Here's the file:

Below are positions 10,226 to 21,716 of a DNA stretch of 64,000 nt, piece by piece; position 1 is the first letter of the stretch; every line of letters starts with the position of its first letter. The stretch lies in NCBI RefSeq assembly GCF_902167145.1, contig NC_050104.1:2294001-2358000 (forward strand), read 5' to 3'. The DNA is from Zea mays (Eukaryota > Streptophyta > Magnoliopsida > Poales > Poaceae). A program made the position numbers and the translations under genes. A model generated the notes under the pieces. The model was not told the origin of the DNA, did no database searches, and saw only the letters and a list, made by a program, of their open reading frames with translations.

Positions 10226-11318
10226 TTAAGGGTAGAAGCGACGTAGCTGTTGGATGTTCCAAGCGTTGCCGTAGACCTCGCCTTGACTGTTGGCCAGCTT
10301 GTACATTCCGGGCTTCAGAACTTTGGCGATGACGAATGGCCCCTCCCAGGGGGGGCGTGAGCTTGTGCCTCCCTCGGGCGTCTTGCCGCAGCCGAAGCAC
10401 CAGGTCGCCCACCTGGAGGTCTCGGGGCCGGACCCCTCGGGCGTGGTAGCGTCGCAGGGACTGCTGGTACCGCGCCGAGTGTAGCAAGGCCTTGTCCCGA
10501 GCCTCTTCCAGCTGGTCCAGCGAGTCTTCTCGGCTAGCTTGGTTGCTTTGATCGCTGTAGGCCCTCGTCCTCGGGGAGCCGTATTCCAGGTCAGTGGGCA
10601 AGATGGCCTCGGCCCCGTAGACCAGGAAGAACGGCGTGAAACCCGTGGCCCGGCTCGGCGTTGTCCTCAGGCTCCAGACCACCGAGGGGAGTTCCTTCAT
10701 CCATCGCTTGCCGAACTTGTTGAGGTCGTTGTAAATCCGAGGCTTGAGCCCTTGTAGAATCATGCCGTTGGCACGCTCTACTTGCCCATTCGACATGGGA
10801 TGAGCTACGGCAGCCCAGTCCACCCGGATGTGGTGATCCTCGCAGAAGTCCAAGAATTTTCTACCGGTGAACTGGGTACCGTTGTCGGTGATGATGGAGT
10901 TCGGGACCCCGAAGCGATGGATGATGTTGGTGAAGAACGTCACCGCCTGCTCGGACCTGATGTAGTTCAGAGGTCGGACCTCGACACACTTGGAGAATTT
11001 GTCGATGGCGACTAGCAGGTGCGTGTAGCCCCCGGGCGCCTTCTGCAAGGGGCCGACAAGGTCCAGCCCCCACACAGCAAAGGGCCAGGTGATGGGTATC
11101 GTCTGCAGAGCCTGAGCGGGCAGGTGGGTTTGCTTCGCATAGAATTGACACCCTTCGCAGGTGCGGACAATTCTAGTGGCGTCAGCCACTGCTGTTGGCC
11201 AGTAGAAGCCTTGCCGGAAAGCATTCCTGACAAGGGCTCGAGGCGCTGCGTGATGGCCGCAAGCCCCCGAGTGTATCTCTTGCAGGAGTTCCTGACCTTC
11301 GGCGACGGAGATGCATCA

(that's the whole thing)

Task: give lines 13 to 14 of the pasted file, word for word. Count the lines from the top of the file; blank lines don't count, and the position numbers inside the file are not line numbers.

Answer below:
11201 AGTAGAAGCCTTGCCGGAAAGCATTCCTGACAAGGGCTCGAGGCGCTGCGTGATGGCCGCAAGCCCCCGAGTGTATCTCTTGCAGGAGTTCCTGACCTTC
11301 GGCGACGGAGATGCATCA